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Re: Specifying names for tap interfaces
On 23.06.2012 19:55, Darren Reed wrote:
> On 24/06/2012 1:13 AM, Manuel Bouyer wrote:
>> On Sun, Jun 24, 2012 at 12:38:28AM +1000, Darren Reed wrote:
>>>>> Because it means nothing to the user.
>>>>> It only means something to the kernel.
>>>> It depends of the user. It means something to me.
>>> Yes, but you're a developer.
>>> Not everyone is a developer.
>> Administrators can understand this too. Users usually don't deal with
>> interface names directly, they use some high-level tool.
> Such as?
>>>> Can you give examples ?
>>> For example, "lanscan" from HP-UX.
>>> A good example of its output is here:
>> not sure how this would be useful for me.
> Because it presents network interface information in a much
> easier to parse format than does ifconfig.
> In addition to HP-UX's lanscan there is Solaris's dladm,
> which is better again for administering network interfaces.
> One of the more useful pieces of information available from
> lanscan is the "Path". This represents the device tree to
> which the network interface is connected. Thus it is easier
> to determine if "wm2" is on the same piece of hardware as "wm0",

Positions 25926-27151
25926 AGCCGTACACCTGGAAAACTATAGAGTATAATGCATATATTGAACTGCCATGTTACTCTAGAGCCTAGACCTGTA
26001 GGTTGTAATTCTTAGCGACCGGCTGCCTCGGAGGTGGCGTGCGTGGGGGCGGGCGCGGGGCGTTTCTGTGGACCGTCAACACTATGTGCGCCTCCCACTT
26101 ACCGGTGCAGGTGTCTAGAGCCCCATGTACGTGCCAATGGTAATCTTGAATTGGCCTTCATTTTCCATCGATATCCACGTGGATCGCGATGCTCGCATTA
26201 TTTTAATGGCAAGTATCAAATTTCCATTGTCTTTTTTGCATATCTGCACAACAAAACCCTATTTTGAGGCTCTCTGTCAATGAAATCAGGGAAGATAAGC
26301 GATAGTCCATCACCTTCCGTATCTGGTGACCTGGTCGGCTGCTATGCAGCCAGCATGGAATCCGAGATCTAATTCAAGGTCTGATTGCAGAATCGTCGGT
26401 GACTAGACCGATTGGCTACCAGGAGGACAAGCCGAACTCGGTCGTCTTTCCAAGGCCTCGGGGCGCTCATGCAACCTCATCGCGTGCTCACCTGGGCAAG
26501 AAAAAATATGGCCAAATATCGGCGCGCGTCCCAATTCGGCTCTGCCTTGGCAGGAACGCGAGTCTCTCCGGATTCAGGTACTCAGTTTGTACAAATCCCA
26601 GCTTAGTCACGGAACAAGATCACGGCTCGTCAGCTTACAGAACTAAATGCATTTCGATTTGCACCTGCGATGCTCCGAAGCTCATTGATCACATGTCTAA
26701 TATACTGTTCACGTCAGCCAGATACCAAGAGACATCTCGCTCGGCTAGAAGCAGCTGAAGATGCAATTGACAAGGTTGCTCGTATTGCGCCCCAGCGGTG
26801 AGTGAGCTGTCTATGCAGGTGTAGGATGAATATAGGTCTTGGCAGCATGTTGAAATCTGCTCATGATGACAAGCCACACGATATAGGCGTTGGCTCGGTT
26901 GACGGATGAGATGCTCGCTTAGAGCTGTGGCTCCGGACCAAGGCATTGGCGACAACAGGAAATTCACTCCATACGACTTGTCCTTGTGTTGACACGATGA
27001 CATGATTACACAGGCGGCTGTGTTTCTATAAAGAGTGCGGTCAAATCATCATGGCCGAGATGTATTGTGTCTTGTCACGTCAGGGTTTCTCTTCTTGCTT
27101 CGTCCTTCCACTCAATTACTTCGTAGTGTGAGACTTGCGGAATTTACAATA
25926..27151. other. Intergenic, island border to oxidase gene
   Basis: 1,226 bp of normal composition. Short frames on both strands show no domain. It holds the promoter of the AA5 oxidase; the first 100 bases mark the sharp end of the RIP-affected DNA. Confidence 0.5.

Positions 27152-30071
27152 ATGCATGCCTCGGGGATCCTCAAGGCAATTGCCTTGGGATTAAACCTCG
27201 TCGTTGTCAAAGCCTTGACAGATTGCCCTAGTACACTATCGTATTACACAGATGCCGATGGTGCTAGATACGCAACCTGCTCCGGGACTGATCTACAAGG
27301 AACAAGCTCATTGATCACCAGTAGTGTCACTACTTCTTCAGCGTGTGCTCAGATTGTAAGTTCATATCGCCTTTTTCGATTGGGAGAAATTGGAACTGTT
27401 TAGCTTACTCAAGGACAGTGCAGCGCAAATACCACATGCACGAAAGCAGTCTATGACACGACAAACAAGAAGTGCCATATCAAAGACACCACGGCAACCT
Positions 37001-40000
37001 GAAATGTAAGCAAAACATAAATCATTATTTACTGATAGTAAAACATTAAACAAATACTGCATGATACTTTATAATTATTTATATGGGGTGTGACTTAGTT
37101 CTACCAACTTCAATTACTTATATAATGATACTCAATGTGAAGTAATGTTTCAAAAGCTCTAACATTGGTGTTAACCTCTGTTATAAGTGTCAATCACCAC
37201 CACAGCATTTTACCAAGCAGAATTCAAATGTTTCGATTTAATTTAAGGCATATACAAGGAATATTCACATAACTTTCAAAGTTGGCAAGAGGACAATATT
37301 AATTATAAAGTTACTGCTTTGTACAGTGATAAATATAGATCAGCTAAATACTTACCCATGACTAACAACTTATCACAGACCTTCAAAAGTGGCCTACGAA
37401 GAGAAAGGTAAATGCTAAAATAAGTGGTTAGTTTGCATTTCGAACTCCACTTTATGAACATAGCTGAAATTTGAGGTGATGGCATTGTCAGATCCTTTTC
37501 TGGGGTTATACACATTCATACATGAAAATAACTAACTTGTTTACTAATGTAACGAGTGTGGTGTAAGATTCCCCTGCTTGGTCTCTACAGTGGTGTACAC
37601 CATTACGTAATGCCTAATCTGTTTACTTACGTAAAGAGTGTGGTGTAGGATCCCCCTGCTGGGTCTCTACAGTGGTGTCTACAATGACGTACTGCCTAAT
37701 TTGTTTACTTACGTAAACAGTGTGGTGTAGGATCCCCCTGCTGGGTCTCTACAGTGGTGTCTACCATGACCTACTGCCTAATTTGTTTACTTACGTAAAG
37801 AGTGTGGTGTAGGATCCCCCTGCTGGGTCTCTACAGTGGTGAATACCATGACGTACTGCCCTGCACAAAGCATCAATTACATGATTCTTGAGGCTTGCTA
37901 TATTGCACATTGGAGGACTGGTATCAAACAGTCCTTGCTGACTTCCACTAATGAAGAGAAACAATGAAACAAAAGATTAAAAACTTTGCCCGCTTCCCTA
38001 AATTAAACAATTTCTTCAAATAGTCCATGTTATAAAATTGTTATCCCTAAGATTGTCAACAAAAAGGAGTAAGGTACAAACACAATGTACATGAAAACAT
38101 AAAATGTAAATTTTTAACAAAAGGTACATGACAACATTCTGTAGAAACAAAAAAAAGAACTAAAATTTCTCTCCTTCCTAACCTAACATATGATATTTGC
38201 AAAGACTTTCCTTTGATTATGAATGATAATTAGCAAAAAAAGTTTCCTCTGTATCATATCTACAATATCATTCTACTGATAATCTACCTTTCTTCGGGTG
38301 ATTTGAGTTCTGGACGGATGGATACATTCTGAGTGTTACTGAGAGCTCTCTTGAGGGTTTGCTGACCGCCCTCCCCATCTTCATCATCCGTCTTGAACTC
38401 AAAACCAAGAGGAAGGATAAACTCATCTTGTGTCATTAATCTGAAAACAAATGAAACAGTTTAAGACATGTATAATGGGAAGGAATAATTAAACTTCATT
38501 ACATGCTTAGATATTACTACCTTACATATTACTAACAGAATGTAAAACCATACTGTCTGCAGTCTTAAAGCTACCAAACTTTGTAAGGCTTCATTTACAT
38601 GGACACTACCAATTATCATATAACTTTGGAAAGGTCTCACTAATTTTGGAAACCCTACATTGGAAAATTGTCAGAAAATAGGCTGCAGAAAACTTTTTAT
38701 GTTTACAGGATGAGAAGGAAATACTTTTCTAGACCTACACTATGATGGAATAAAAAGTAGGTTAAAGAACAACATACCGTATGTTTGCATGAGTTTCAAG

Although Solaris' /devices (or Linux sysfs) are interesting systems, I
would clearly favor this sort of output but not restricted to interfaces.
I think that this should be presented the other way around though
(sysctl tree maybe?), where we have devices => hw path/locators, instead
of hw path/locators => devices.
Leaves are the interesting parts of the system (disks, NICs, USB hubs,
ports...) and are the primary entities with which users interact.
> ifconfig is becoming a bigger and bigger mess. Whilst it started
> out life as a tool predominately focused on configuring layer 3
> network addresses (plus some layer 1 things like up/down), it is
> now used for everything from layer 4 to "layer 0" (it creates
> network interface instances and I don't know how to put that in
> the OSI model other than at "layer 0".)
> NetBSD needs to seriously look at the command set for network
> interface administration and enhance the model beyond being
> centered around ifconfig.
> Trying to keep shoe horning everything into ifconfig is just
> going to make ifconfig more and more unwieldly as time goes by.
Is that a matter of UI or a matter of implementation? And what do you
Linux' ip(8) has been present for nearly a decade, and I seldom find
people using it instead of the age old ifconfig(8)...
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